Christmas Eve - Take Two
Another reason why...I love it here!
Our 1st Christmas away. This afternoon as we were sitting home quietly contemplating what to have for Xmas Eve dinner, our landlord magically appeared in our backyard. We've had some problems with our gate and we've been waiting for the repair person to come to check it out. It seems our landlord used his remote and the gate opened, even though it has not opened using our remote for about 3 weeks. So, he thought it was fixed.
At any rate he also had a surprise for us! He brought us some traditional Costa Rican food from their family Xmas Eve dinner. His mother sent over tamals, bizcocho, and picdaillo. He told us that each family has their own tamale recipe and they are all different. Also the tamals can be wrapped in banana or plantain leaf (each has its own distinct flavor). He definitely thinks that plantains are better.
He asked me to let him know what I thought. I tried to wait for him to leave so that I could make myself a plate and sit down to enjoy everything, but he was making himself busy attending to little odds and ends around the property. Finally, I could wait no longer!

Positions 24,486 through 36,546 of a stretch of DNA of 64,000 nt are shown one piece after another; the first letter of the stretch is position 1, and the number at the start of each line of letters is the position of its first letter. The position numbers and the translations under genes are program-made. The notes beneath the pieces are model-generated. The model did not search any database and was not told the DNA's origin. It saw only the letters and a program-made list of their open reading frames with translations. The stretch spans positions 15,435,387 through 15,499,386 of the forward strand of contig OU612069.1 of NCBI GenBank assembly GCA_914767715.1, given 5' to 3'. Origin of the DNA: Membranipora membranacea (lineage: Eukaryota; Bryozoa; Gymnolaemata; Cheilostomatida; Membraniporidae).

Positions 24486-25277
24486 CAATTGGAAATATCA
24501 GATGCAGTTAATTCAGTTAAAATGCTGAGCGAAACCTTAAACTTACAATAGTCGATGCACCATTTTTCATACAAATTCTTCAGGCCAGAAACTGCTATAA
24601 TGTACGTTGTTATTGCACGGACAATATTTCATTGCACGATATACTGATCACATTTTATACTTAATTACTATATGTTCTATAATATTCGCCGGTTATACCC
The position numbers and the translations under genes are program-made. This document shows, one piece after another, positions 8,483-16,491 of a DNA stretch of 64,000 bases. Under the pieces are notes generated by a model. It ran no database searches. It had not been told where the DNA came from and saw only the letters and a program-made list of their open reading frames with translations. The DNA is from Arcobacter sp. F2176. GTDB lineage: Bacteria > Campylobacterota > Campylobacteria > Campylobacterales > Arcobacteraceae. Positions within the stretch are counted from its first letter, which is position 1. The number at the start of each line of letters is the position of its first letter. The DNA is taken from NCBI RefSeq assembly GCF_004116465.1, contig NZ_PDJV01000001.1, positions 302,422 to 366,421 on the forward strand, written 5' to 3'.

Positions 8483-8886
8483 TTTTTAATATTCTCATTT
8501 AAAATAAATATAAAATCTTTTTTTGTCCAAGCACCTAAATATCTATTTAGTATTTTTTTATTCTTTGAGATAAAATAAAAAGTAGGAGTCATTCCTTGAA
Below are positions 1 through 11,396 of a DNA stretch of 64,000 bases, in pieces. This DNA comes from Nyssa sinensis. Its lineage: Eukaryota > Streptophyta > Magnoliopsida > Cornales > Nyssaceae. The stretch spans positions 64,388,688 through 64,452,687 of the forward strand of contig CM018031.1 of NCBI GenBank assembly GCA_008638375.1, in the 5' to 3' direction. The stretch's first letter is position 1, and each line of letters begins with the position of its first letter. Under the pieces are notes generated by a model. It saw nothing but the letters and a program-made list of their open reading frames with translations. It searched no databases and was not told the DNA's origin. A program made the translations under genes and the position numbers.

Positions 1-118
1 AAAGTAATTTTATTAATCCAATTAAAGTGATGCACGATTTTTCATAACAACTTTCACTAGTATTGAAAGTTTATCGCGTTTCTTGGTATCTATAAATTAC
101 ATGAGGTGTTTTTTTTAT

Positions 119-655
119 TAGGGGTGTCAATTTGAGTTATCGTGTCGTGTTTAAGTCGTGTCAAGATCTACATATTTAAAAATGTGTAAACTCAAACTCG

First I sampled the bizcocho, then the piccadillo and finally the tamal.
They were all so good, I can't even tell you how good they were! And the best part was,
they thought enough of us, to bring us a part of their dinner on Xmas Eve, a time reserved for family.
Thank you Marcelo and family
We really appreciate your kindness more than you know!
bizcocho - This is a traditional dish prepared especially during holy week; during this week people try to avoid meat. That is why prepared bizcocho is prepared with cheese and corn. Bizcocho is a delicious biscuit prepared mixing ½ pound of crushed cheese, 2 ounces of starch,1/2 pound of dough, 2 ounces of butter and salt, then they are baked for one hour. Marcelo's family using 3 different cheeses
Tamal Carne - wrapped in plantain leaves.
Picadillo is a traditional dish in many Latin American countries as well as the Philippines, however, versions of it vary from country to country. Marcelo's family used potatoes and a vegetable called arracacha. In the land of pura vida, versions always include the name of the vegetable which represents the main ingredient to the dish.
Marcelo brought 10 of each item. Unfortunately for Lavanson, everything but the bizcocho has meat, so he cannot eat any.
More for me!
I know what I will be snacking on for the next several days!